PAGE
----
Last night I was at a bonfire with some of my new friends from work. Much like Moscow, I am, again, somewhat of an outsider to their group. It’s clear they have shared much of life together. Their familiarity draws them into a tight bond. They correct and love each other’s children. Long standing jokes ripple through their conversation.
The event was quite similar to those enjoyed with my Russian colleagues. I, also, was somewhat of an outsider there. They had shared much of life together and enjoyed each other’s company. Commonalities bound them together.
But this time I understood the language and the customs. The same, but different.
I wasn’t lonely on the outside looking in. I didn’t feel left out. I didn’t wonder what was happening around me. It was nice, actually, to see my new colleagues through this lens and the warmth of their friendship. I felt encompassed, surrounded, peaceful.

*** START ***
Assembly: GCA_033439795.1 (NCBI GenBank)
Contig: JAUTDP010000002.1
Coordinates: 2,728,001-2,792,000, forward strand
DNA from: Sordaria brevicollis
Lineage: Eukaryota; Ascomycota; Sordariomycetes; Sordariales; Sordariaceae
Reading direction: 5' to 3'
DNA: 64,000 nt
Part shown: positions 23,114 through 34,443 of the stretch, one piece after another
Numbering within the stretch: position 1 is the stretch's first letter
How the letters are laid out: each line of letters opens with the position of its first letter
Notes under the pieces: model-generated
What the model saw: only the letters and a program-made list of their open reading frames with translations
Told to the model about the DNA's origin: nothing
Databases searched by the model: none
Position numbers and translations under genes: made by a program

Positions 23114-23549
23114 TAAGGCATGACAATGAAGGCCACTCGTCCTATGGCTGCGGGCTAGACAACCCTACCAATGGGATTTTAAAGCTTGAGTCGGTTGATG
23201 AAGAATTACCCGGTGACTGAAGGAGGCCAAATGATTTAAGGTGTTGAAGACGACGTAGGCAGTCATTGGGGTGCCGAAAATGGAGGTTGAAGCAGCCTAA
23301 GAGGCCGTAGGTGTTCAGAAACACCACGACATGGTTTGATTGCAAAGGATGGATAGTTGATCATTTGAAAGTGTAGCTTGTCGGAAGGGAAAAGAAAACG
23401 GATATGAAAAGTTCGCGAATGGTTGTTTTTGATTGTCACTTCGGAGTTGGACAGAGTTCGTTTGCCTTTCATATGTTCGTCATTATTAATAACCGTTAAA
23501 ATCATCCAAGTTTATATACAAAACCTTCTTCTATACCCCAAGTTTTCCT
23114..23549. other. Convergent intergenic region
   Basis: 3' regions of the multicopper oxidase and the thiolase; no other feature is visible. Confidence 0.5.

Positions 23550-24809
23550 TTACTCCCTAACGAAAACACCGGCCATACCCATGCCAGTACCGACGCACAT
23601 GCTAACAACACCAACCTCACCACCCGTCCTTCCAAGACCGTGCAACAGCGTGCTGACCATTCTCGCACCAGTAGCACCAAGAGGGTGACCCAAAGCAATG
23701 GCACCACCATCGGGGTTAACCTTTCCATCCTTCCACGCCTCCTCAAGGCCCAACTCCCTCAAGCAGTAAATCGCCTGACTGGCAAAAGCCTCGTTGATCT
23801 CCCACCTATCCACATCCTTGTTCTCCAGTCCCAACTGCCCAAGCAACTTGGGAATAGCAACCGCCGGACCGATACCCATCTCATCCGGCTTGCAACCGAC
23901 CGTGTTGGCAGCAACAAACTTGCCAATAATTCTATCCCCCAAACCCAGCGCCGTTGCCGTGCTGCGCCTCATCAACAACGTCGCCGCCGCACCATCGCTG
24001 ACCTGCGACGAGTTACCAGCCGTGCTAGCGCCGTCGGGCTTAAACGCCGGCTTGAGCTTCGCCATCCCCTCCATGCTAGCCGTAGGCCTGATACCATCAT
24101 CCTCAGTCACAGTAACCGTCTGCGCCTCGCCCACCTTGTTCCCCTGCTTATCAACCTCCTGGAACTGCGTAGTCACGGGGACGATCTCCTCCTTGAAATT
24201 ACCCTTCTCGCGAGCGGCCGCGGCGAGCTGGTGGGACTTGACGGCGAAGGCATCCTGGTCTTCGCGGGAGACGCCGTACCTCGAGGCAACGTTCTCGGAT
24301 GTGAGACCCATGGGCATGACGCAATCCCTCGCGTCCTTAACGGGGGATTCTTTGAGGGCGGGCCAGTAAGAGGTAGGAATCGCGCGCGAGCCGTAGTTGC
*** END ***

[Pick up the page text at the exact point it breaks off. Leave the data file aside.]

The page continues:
In the center of the clearing was a large bonfire fed by wooden pallets. A ring of merrymakers were singing with a box drum, guitars and heavenly voices. Beyond that circle were tag-playing children whose location could be seen only by the glow-in-the-dark bands about their neck or wrist. Like neon lights they circled the space. Above us, tree branch fringe laced the evening sky.
The wind was cool, but not harsh. Leaves had begun to change, but had not fallen. Many things have changed in Milwaukee these ten years I’ve been gone. Especially me.
It’s a new season, it’s true. But I am not afraid of it. I look forward to it with open arms and a curious mind. What exactly will we learn here? Who exactly will we meet? How exactly will this chapter look at its conclusion?
This time, the writer doesn’t mind autumn. It’s nice.
Sunday, July 3, 2016
“The end of a matter is better than its beginning and patience is better than pride.”
That verse has long spoken to me when I’m faced with a difficult new challenge. It helps me to remember that when things change it means a disruption to the routine, a shift of the normal, a restructuring of paradigms. Eventually, if you wait it out, things will get better. Give it time.